Click below to watch Nicole Cairns’ video report with two men who say they have been refused entry to Ballarat nightclubs because of their tattoos.
BALLARAT nightclubs could be breaking the law by refusing entry to people with exposed tattoos, according to the discrimination watchdog.
Two Ballarat men have come forward with claims that popular clubs including Haida Bar and The Bluestone regularly reject entry to patrons with ink.
Craig “Krog” Knight, 25, said he had never been able to set foot in The Bluestone because of his tattoos.
“Once I was waiting in the line and a bouncer came up to me and told me to not even bother trying to get inside,” he said.
“I’ve tried maybe three or four times to go there, but it’s not even worth the effort.
“I think clubs take the approach that if you have tattoos you’re a bad-arse, but that’s just not the case. My friends describe me as a teddy bear.”
Haida Bar, in Camp Street, has a visible anti-tattoo policy, with a dress code sign stating patrons must have “no clearly exposed tattoos”.
Manager Ian Cameron confirmed the policy and said it was a general rule that a number of bars in the area enforced.
The Bluestone, however, denies it has such a policy.
Marketing manager Mike Middleton said the Mair Street venue “100 per cent does not have a policy restricting entrance to people with tattoos”.
“I even have a big arm tattoo myself, so we definitely don’t refuse people at the door based on tattoos,” Mr Middleton said.
“We have a dress policy that has remained consistent since the bar has opened in 2010.”
The Victorian Equal Opportunity and Human Rights Commission told The Courier that banning nightclub patrons because of exposed tattoos could be a breach of the Equal Opportunity Act 2010, unless the tattoos were offensive.
A commission spokesperson said there were a number of attributes under the Act where a person may claim unfavourable treatment on the basis of physical features, such as height, weight or size, in the provision of a service.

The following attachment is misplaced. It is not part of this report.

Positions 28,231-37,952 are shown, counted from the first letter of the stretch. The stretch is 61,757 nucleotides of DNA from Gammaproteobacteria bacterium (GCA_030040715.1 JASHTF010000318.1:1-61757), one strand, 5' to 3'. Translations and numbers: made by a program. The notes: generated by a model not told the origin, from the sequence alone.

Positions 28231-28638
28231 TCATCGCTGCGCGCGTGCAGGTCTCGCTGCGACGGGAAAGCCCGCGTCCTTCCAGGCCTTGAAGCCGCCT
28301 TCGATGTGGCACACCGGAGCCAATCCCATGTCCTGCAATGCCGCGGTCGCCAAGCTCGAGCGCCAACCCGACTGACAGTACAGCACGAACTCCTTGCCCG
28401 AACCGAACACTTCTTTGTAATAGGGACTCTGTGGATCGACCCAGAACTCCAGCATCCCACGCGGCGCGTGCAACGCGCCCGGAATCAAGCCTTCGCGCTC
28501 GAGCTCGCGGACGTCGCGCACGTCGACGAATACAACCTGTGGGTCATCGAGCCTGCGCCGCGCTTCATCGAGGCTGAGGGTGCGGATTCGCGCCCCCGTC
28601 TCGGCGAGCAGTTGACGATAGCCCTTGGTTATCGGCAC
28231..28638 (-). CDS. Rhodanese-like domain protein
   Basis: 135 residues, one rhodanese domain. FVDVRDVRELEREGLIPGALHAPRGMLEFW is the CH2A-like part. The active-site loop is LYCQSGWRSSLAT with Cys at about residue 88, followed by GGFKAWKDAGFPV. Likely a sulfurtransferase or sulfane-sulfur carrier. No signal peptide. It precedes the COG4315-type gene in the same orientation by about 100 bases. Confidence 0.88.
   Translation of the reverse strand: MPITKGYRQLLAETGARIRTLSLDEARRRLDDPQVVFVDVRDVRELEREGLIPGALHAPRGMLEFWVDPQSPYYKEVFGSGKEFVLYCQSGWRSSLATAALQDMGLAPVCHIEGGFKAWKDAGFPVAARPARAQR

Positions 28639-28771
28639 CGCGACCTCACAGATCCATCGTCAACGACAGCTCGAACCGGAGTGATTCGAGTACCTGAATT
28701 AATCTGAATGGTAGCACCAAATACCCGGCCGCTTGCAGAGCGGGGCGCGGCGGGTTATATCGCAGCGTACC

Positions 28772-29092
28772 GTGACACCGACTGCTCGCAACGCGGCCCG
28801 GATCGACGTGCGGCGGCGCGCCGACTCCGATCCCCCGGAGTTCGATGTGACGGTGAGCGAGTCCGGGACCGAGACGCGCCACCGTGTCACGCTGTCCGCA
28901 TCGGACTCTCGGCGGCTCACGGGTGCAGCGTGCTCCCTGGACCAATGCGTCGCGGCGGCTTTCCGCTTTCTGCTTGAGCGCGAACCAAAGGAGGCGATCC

“In some instances, physical features could also include visible tattoos,” the spokesperson said.
“However, a venue owner does have the right to refuse entry to a person if their physical feature, such as a tattoo, is offensive in nature, for example a tattoo that is racist, or sexually explicit.”
Joshua Jewell, 22, said his extensive tattoos, which cover his arms and neck, severely limited his options of where to go at night.
“I’m allowed in at The Bridge Hotel and Karova Lounge — but that’s it,” he said.
Mr Jewell said that both Haida Bar and The Bluestone had refused him entry in the past because of his tattoos.
Gary Wilson, the owner of Irish Murphy’s and Karova Lounge, said neither of his venues had tattoo policies.
“I’d be crazy to enforce something like that,” Mr Wilson said. “If you ban tattoos, you could be banning 15 to 20 per cent of your customers.”
Tattoo artist Dave Andrews of The Inkspot Tattoo Studio said bans on tattooed patrons were a daily topic of conversation among the clients of his Humffray Street North shop.
“I’ve been a tattoo artist for 23 years, but this has only been a problem for the past three to four years,” Mr Andrews said.
In a bid to stop discrimination based on tattoos, Mr Andrews last year started a petition which has received more than 100 signatures.
“The commission can’t do anything until they receive a complaint,” he said.